As someone who pioneered the transition from what we euphemistically call the “mainstream media” to the new media some 20 years ago, I want to sing the praises of a friend who went the other way – going from the new media to the so-called “mainstream.”
That would be Tucker Carlson, who’s new prime-time Fox News show is something to see.
In its early goings, it has all the earmarks of being what TV journalism should be all about.
I’ve offered a sample here of one his hard-hitting interviews with a character named Mathew Blanchfield, chief executive officer of the Albuquerque-based Internet marketing firm 1st in SEO, who became instantly famous when he announced that those who support President-elect Donald Trump are “not welcome” at his company.
I would like you to note how polite Carlson was, how gentle were his probing and incisive questions, how skillfully he eviscerated the intolerant know-nothing:
This was television worth paying for.
Carlson began by letting Blanchfield hang himself with his own words by asking a simple question: Why would you say something like that?
Blanchfield explained that he was standing on “moral principle” and that he is intolerant of bigotry, racism, sexism and fascism. The businessman went on to draw comparisons between Nazi Germany and the U.S. under a Trump administration.
Carlson: “When you say ‘fascism,’ I mean, you don’t really believe that? If you believed that Trump was a fascist dictator, then you would organize an actual resistance to him. You would be Dietrich Bonhoeffer. You would be fighting against him for real. [W]hy wouldn’t you take up arms against him? If you really believe the country is being taken over by someone you compare to Hitler, then that’s – I mean – that’s like the worst thing that could ever happen.”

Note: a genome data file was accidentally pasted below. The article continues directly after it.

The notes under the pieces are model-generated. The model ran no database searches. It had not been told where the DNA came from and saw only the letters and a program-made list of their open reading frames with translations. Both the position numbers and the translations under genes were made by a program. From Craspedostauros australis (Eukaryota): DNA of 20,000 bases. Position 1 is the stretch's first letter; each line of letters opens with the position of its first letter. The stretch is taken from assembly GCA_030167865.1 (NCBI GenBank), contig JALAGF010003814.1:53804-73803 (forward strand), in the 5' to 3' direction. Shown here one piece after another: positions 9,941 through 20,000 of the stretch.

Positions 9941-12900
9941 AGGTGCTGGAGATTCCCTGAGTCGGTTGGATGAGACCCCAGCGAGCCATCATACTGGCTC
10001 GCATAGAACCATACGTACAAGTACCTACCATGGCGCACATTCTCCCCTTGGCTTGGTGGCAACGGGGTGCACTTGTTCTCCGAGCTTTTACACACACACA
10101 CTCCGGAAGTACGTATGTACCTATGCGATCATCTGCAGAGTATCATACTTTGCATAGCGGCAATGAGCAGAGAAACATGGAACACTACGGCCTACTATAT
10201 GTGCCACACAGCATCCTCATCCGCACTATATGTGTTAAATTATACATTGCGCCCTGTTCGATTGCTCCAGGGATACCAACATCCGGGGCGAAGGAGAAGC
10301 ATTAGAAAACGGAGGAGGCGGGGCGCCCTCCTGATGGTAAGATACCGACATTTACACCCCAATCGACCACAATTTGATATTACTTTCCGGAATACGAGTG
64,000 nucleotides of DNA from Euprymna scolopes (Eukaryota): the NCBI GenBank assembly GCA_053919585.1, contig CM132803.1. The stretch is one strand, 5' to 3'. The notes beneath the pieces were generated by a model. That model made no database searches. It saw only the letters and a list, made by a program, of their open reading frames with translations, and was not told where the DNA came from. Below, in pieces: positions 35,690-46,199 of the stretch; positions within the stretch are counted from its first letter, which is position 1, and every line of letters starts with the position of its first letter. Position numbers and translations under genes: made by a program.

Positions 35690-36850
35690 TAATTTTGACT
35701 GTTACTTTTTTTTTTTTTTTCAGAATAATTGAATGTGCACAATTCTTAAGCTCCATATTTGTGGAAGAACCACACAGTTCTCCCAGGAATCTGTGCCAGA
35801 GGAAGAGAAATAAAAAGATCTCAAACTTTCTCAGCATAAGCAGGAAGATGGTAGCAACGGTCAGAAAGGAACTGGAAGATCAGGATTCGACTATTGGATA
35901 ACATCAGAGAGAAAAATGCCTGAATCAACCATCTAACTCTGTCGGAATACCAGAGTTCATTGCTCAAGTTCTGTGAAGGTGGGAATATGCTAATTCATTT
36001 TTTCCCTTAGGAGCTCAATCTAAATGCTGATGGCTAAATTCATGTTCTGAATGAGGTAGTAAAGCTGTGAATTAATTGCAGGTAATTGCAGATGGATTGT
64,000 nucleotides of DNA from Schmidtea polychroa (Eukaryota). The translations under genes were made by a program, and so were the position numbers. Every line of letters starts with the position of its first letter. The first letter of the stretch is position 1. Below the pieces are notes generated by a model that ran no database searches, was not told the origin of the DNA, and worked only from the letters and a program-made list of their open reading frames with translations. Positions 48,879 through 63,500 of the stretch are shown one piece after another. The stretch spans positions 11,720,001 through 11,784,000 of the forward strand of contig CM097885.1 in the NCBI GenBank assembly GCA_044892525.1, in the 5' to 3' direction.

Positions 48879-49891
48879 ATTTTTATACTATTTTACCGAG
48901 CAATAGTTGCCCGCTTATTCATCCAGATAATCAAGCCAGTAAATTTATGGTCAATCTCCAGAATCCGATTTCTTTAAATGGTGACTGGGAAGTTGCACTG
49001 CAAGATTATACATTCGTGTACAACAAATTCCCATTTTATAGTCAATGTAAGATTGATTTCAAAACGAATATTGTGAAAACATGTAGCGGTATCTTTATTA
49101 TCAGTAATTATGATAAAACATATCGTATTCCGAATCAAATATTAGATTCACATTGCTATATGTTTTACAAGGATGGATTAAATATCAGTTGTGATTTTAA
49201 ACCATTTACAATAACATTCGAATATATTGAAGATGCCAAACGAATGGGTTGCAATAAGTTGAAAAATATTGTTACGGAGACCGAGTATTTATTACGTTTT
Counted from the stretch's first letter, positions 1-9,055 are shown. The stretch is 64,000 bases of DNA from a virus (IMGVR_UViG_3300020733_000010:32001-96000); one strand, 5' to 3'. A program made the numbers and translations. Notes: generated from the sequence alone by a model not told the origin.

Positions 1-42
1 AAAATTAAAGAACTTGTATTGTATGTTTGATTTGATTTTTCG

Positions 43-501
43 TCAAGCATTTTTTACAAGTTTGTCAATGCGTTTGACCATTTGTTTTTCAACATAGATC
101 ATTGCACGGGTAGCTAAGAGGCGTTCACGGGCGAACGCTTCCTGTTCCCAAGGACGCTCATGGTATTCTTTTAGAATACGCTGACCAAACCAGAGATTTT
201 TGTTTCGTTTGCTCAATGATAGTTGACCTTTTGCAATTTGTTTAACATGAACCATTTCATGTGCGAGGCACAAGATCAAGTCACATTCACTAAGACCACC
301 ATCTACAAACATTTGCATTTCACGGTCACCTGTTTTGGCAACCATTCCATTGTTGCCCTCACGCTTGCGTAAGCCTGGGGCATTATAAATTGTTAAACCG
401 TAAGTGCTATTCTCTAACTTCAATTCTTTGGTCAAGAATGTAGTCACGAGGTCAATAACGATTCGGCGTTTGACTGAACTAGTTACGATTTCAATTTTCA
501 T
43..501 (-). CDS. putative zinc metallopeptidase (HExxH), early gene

Blanchfield explained that his action was his form of “resistance.”
Carlson suggested Blanchfield was” “belittling historic reality” by comparing Trump to Hilter.
“Being rude to news anchors who make $3 million a year is not the same as rounding up an entire ethnic group and killing them, or invading Poland,” Carlson countered. “For you to say that really does diminish actual historical crimes.”
The only downside of what I’ve seen with Carlson to date is that he may not be able to get guests like this in the future – which would be too bad.
“Has it ever occurred to you that every rich, famous person, fashionable person, in America agrees with you?” Carlson asked. “That you’re taking no risk at all? That, in fact, people like you are celebrated in every American newspaper, at award ceremonies? I mean, come on.”
Watch the interview for yourself. It’s worth the time.
While I worked on my chops in the old newspaper world, Carlson is best-known for starting DailyCaller.com, one of the better political news sites competing with WND.com. I don’t mind the competition. We have different styles, different emphases, and competition makes everyone hungrier and sharper. It keeps us on our toes.
Think about the recent presidential election. How did Trump overcome such an overwhelmingly hostile media? There were a few new media sites that welcomed the challenge by a Washington outsider – among them the DrudgeReport, Breitbart.com, DailyCaller and WND. These are not really my competitors. They’re my colleagues.
The way Trump broke the back of political correctness and won the presidency positions the new media for more “mainstream” credibility and larger audiences and opportunities like the one Carlson has landed.
So let me give my friendly “competitor” Tucker Carlson a shameless plug. You’ve been doing a great job on the weekends for Fox. Congratulations on your new gig! So far, it’s great television. It’s what TV news could be and should be like.
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